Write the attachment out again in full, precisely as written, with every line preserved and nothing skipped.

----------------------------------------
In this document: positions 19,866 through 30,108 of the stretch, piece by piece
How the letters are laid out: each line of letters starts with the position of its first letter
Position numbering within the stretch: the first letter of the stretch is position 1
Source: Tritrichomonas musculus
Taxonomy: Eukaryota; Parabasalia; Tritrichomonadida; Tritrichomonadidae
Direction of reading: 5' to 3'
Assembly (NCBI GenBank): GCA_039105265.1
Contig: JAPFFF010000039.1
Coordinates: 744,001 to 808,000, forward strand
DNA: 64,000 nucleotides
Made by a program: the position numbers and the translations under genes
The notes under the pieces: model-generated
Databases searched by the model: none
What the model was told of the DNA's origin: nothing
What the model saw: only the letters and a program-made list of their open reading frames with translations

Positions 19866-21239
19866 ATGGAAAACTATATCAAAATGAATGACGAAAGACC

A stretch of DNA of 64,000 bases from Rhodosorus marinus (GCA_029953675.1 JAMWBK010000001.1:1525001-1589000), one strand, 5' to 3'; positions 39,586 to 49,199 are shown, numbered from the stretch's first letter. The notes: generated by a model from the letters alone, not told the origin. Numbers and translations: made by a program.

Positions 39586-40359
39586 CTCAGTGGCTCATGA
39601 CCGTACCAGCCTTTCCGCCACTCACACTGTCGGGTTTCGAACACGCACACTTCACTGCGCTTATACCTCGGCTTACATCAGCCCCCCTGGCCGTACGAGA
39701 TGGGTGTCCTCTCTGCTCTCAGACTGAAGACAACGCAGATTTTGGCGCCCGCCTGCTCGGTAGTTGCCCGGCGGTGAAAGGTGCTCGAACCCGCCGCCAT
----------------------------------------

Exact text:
In this document: positions 19,866 through 30,108 of the stretch, piece by piece
How the letters are laid out: each line of letters starts with the position of its first letter
Position numbering within the stretch: the first letter of the stretch is position 1
Source: Tritrichomonas musculus
Taxonomy: Eukaryota; Parabasalia; Tritrichomonadida; Tritrichomonadidae
Direction of reading: 5' to 3'
Assembly (NCBI GenBank): GCA_039105265.1
Contig: JAPFFF010000039.1
Coordinates: 744,001 to 808,000, forward strand
DNA: 64,000 nucleotides
Made by a program: the position numbers and the translations under genes
The notes under the pieces: model-generated
Databases searched by the model: none
What the model was told of the DNA's origin: nothing
What the model saw: only the letters and a program-made list of their open reading frames with translations

Positions 19866-21239
19866 ATGGAAAACTATATCAAAATGAATGACGAAAGACC

A stretch of DNA of 64,000 bases from Rhodosorus marinus (GCA_029953675.1 JAMWBK010000001.1:1525001-1589000), one strand, 5' to 3'; positions 39,586 to 49,199 are shown, numbered from the stretch's first letter. The notes: generated by a model from the letters alone, not told the origin. Numbers and translations: made by a program.

Positions 39586-40359
39586 CTCAGTGGCTCATGA
39601 CCGTACCAGCCTTTCCGCCACTCACACTGTCGGGTTTCGAACACGCACACTTCACTGCGCTTATACCTCGGCTTACATCAGCCCCCCTGGCCGTACGAGA
39701 TGGGTGTCCTCTCTGCTCTCAGACTGAAGACAACGCAGATTTTGGCGCCCGCCTGCTCGGTAGTTGCCCGGCGGTGAAAGGTGCTCGAACCCGCCGCCAT